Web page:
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This content is taken from the University of Birmingham & Royal Shakespeare Company's online course, Othello: In Performance. Join the course to learn more.

Skip to 0 minutes and 7 seconds JACQUI O’HANLON: Welcome back to the second week of Othello in performance. Leading this week, Dr. Nick Walton from the Shakespeare Birthplace Trust will be exploring the much debated issue of race in the play. Othello’s notable among Shakespeare’s plays for many reasons, but not least, because the eponymous character Othello is identified as the Moor of Venice. As a result, race and the treatment of race has become one of the most controversial and discussed topics surrounding the play.

Skip to 0 minutes and 41 seconds This week, Nick will be specifically looking at critical responses to the issue of race, the ways in which the play has been received by audiences and critics throughout history, then the contextually impact on Shakespeare’s writing, how his own society’s views on race must have influenced the play’s content, the language that is used about race, and the different ways of interpreting the play’s representation of it. And lastly, the treatment of this particular theme in the RSC’s current production, specifically looking at act one, scene one with director Iqbal Khan and the acting company. So as you work through this week, consider the questions Nick puts forward.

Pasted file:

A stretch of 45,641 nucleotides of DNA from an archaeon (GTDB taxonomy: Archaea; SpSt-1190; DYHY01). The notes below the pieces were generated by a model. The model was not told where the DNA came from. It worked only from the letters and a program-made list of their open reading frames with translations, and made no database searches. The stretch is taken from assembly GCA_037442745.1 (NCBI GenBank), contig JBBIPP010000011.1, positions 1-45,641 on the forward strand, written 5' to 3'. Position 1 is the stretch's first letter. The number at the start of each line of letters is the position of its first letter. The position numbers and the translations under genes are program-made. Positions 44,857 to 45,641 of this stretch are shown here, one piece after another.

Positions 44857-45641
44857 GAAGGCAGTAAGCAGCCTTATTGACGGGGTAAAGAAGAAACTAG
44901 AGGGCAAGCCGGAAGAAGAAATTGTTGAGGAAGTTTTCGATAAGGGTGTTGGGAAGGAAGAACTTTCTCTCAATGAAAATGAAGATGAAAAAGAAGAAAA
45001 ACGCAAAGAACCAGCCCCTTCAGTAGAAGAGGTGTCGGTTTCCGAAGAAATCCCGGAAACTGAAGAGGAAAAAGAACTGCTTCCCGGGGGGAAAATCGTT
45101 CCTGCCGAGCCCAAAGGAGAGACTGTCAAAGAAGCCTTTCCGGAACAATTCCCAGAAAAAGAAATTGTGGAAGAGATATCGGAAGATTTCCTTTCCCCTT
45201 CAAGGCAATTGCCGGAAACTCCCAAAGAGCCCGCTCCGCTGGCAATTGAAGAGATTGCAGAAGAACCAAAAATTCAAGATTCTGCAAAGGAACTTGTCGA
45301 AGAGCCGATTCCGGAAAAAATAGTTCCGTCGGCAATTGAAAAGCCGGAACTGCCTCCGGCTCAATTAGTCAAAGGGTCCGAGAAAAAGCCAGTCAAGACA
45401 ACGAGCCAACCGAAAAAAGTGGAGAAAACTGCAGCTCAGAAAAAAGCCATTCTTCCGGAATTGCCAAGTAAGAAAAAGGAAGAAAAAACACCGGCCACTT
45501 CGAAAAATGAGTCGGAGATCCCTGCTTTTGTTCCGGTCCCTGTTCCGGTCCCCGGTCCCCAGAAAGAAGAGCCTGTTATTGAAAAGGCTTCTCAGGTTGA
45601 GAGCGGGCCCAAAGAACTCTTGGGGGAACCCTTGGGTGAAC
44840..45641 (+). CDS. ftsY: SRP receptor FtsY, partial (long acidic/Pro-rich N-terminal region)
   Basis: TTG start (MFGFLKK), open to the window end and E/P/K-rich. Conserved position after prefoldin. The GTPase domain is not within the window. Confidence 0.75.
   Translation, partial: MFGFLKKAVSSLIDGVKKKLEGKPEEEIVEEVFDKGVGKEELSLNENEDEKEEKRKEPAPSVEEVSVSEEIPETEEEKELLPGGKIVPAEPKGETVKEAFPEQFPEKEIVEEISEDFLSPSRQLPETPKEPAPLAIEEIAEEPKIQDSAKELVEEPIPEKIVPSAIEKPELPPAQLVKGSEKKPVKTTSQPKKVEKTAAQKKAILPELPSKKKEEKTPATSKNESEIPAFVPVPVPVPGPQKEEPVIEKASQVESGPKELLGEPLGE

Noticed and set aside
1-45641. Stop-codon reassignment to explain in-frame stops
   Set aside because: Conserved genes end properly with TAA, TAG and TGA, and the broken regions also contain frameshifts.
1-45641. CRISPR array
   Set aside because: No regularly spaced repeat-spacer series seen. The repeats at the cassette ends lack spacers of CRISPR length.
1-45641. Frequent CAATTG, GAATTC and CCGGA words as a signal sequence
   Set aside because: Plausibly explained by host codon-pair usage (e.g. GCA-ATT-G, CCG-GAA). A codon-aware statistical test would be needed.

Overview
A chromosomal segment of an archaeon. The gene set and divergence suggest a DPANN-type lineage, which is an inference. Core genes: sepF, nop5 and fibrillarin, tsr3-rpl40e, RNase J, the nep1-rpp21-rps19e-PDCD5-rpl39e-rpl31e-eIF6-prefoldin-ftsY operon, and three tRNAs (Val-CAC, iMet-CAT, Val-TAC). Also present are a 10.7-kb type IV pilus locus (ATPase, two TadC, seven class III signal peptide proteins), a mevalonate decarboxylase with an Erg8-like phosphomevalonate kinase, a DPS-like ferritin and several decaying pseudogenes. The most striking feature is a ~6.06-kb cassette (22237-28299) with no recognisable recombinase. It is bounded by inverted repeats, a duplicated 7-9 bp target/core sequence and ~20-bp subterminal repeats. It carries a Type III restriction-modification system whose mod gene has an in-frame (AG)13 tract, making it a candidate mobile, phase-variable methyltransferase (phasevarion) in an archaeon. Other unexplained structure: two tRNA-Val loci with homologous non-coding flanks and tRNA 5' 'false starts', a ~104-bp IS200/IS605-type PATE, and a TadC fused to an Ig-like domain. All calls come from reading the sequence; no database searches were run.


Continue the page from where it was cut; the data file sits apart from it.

Skip to 1 minute and 29 seconds Why do you think the question of whether this is a racist play or a play about race has become so frequently asked? And more interestingly, what are your views on the answers to those questions? Please don’t forget to get involved in the discussion boards, and let us know what you think. I hope you enjoy discovering more about the different perspectives on the play’s content and treatment of racial difference, and I look forward to joining you, again, in a week’s time.


Over the week Dr Nick Walton from the Shakespeare Birthplace Trust will be asking questions about Shakespeare’s motivations and intentions, critical perspectives and the language itself.

You will also get the chance to take a closer look at the representation of race in Act 1 Scene 1, with insights from the RSC 2015 acting company and director Iqbal Khan.

Before continuing with the week you may want to take a look at the following:

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This video is from the free online course:

Othello: In Performance

University of Birmingham